Today’s clinic can only be described as one that was seamless in every aspect. Despite unrelenting heat and temperamental water flow, our cohort came together to deliver the best care possible to every patient who walked through the doors of the Assemblies of God Church in Sekondi , West Ghana. The community workers (Clifford, James & Felicia) and I joined with nurses Jen S. and Brenda C. to greet patients of all ages at the triage tables. Blood pressures, weight and heights, head circumferences (for the infants and toddlers) were taken and charted; health workers and carers sat side by side, putting together pertinent health histories, determining the patient’s 3 most prevalent symptoms and determining health insurance needs. There were some awkward moments brought about by differences in language and health perceptions, however these seemed easily handled – we all wanted to make things work.
Amazingly those who came for healthcare waited patiently (40+ each day). They sat in hard backed chairs, some dressed in garments handmade from local fabrics, some with babies nursing or wrapped in colorful swathes around their waists, others animatedly talking with old friends who had also come by for advice and treatment.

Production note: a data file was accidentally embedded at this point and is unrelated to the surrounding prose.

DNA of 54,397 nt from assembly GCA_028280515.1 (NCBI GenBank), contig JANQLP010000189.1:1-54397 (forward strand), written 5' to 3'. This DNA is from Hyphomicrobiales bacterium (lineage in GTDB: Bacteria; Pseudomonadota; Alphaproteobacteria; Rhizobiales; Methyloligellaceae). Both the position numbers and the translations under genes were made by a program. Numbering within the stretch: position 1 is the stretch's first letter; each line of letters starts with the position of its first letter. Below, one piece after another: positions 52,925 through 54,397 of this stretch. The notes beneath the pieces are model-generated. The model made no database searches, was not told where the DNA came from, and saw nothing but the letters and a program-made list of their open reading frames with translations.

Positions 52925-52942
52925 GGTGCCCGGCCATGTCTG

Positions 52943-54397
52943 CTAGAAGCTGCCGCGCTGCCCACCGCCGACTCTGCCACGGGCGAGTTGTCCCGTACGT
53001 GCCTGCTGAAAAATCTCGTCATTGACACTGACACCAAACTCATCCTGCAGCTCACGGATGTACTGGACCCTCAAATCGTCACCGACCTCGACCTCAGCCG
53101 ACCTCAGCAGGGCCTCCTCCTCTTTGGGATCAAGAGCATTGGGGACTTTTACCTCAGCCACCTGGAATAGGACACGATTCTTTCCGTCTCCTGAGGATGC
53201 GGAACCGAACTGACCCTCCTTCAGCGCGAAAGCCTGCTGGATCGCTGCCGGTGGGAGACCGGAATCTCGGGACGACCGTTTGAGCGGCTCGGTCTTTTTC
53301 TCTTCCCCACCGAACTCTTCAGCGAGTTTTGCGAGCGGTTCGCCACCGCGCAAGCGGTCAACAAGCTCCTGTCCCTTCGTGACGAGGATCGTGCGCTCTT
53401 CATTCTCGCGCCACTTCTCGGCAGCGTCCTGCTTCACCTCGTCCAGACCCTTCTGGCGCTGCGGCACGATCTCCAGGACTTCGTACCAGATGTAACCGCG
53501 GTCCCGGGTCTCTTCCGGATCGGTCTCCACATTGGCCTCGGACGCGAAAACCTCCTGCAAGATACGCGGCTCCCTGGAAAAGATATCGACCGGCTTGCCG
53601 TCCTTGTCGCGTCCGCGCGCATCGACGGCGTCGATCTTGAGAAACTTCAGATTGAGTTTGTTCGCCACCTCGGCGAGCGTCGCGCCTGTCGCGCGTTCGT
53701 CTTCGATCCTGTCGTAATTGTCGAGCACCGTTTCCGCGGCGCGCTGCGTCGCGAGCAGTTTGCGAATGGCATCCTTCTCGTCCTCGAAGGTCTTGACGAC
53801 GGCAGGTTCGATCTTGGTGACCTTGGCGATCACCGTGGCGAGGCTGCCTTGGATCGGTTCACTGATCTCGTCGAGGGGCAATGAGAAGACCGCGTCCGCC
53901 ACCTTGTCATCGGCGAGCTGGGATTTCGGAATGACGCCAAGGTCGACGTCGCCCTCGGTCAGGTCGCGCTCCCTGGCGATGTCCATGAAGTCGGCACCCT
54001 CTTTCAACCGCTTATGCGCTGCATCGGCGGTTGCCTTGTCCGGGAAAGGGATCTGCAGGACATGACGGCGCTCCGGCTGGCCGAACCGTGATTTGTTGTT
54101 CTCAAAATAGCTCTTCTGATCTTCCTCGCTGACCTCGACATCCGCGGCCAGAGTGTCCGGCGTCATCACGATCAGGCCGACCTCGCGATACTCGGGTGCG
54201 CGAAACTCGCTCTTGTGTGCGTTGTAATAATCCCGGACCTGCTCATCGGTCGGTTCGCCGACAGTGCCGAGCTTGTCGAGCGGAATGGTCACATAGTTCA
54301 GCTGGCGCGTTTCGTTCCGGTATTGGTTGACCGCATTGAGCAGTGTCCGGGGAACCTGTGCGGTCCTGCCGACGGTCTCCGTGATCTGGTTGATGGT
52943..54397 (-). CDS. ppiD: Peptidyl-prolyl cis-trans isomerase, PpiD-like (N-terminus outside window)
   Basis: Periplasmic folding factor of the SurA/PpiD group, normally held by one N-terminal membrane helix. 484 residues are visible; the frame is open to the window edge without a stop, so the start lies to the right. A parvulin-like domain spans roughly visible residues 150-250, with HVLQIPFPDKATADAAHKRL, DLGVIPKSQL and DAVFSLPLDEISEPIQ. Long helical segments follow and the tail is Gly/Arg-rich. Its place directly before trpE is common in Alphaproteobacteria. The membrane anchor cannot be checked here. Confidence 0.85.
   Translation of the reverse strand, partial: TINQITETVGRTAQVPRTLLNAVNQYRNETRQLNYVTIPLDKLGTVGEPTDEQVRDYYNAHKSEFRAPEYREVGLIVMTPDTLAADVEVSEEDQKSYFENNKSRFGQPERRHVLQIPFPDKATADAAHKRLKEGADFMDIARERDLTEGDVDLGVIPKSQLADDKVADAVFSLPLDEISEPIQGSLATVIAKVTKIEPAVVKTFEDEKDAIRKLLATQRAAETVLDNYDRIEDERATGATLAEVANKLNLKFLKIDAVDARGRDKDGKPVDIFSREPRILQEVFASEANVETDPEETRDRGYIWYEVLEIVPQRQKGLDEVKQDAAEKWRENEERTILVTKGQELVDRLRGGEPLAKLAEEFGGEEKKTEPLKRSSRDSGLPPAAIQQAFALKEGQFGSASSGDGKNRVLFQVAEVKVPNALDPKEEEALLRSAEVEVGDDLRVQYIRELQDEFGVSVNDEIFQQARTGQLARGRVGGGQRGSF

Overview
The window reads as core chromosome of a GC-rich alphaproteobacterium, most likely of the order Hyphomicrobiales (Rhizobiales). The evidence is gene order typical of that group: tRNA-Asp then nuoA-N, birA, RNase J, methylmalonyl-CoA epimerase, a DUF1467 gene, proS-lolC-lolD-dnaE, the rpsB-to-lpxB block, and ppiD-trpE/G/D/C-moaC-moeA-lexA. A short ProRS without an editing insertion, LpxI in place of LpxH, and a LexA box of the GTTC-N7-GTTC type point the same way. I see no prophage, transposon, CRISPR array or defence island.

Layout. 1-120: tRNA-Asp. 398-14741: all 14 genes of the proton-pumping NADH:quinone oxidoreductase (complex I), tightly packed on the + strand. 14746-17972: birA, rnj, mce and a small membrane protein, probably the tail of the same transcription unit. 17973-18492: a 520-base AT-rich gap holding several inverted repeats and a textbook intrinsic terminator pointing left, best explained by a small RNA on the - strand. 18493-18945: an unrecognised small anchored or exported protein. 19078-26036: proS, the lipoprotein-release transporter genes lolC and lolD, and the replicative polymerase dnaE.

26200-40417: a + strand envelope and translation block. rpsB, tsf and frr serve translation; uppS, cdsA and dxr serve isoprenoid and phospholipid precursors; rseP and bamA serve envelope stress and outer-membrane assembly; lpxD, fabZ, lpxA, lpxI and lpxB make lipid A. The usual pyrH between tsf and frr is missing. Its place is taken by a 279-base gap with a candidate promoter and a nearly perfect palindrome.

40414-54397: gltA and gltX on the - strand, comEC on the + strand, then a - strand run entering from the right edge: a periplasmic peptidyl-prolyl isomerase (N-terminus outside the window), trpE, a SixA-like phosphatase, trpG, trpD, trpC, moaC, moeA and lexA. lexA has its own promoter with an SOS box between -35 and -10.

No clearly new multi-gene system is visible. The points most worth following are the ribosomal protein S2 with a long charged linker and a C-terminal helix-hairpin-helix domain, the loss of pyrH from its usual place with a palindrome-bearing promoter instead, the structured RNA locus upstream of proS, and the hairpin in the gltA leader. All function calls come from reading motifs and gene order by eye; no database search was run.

From triage patients went on to see the providers. Andrew T., wearing his beaded stethoscope and bearing sesame street stickers, saw all the children. Casey T., a med bio student, watched as Dr. Andrew examined the children and comforted their parent(s). Adjoa, a community health worker sat in to assist when translation was needed. Jessica T., a 2009 UNE alum physician’s assistant, saw mostly adults, some with serious medical concerns – others with waist pain or malarial symptoms. Emily D. held court at the pharmacy table with Trisha M. as her accomplice. To say their work was phenomenal is an understatement.
And as always Jennifer M. kept everything running smoothly; from making an early morning pharmacy run, to planning an outing to the Effiankwanta Hospital in Sekondi where we toured and learned about how the caring in health care works miracles when supplies and resources are scarce and the needs are high. The day ended with Augustina’s amazing Ghanaian cuisine and great conversation – seamless.
Shelley Cohen Konrad